Pressure vacuum breakers, or PVBs, are designed to be connected to a sprinkler system. PVBs prevent dirty water from getting into the sprinkler system. They have an internally loaded check valve and air inlet valve.

Signs of a Bad Backflow Preventer

That’s a lot of information to grasp, but if you’ve made it this far, you’re doing great! We now know how backflow preventers operate and the different types on the market. Now, it’s important to examine the signs of a bad backflow preventer. Watch out for the incidents, so you don’t end up drinking or washing with contaminated water!

Discolored Water

One of the most obvious signs that your backflow preventer needs replacing is discolored water. If brown water is coming out of your faucets, call a plumber immediately. Discolored water indicates that contaminants have made their way into the water supply, and it’s unsafe for consumption. This doesn’t just impact your home or building, this can affect everyone who shares your public water supply.

Slow Drainage

If you notice the water in your bathtub isn’t going down, this could be an indicator of a bad backflow preventer. When one of the check valves is broken, water will not be able to circulate properly. So, it’ll get stuck in your drains and may accumulate bacteria over time. Again, call a plumber immediately should this situation arise.

Smelly Water

Much like discolored water, you need to watch out for smelly water, too. Water that has an odd smell probably has contaminants in it that weren’t purified out. Don’t consume this water or use it to wash your clothes or your body.

The Importance of Certification and Testing

We’re almost there! The last note we should mention involves the importance of certification and testing. Only certified workers can install, test and repair backflow preventers, as they’ve gone through a course that taught them how to work on backflow preventers. Backflow Direct also has certified backflow preventers that have gone through rigorous testing to ensure they’re in excellent working condition.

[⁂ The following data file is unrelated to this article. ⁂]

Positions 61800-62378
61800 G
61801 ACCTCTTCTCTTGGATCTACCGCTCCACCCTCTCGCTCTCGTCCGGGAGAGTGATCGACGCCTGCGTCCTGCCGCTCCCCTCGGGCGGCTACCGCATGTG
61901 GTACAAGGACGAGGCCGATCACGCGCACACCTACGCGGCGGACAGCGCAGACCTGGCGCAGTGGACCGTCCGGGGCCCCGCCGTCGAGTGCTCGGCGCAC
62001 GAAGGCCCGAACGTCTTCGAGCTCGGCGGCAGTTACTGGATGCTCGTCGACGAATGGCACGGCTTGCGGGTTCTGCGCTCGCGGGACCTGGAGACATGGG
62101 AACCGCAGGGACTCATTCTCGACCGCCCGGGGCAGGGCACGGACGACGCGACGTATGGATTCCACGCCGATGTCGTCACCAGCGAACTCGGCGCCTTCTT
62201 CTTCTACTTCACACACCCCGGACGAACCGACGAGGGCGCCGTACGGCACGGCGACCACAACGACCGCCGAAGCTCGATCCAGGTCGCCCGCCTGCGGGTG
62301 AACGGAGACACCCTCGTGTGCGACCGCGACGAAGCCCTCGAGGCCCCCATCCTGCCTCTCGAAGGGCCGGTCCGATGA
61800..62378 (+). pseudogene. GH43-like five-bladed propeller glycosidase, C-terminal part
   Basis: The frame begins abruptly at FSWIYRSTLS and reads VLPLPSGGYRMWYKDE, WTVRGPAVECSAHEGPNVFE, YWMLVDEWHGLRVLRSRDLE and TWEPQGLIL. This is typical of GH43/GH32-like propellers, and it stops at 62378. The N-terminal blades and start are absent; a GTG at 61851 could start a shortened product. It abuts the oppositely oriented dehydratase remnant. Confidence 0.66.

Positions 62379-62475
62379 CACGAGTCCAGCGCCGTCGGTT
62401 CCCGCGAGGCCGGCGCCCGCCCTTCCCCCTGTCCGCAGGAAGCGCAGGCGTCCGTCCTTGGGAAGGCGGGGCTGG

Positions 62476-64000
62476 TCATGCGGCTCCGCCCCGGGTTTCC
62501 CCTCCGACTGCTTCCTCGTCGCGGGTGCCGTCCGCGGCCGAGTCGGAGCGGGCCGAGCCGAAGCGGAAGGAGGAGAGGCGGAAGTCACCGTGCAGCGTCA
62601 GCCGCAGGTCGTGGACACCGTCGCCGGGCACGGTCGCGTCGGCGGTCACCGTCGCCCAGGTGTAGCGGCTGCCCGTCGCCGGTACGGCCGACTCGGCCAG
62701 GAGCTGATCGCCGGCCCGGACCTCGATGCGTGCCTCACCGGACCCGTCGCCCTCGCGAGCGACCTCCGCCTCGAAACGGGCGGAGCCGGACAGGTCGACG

Speaking of testing, backflow preventers must be inspected regularly to ensure they work when needed. Inspections are especially crucial in fire protection systems because they’re needed in emergency situations. Backflow Direct has high-quality replacement parts in case something is damaged.

Well, there you have it! Hopefully, now you understand how important backflow preventers are in keeping our water supply safe. Without these devices, we could ingest contaminated water and suffer serious issues such as nausea and skin irritation. What’s more, we’d have a public health crisis on our hands if backflow preventers didn’t exist. What if pollutants made their way into a city’s main water supply? Thousands of people could be put at risk. Additionally, no one would be able to shower or wash their clothes for fear of contamination.

Backflow Direct is proud to play a small part in keeping people safe. By offering certified backflow preventers and parts, we give people peace of mind about the quality of their water. Our team of professionals is dedicated to getting you the right equipment so that your water supply remains safe. Next time you take a sip of water, quietly thank the backflow preventer that made it possible!

Everything You Need To Know About Backflow PreventersEverything You Need To Know About Backflow Preventers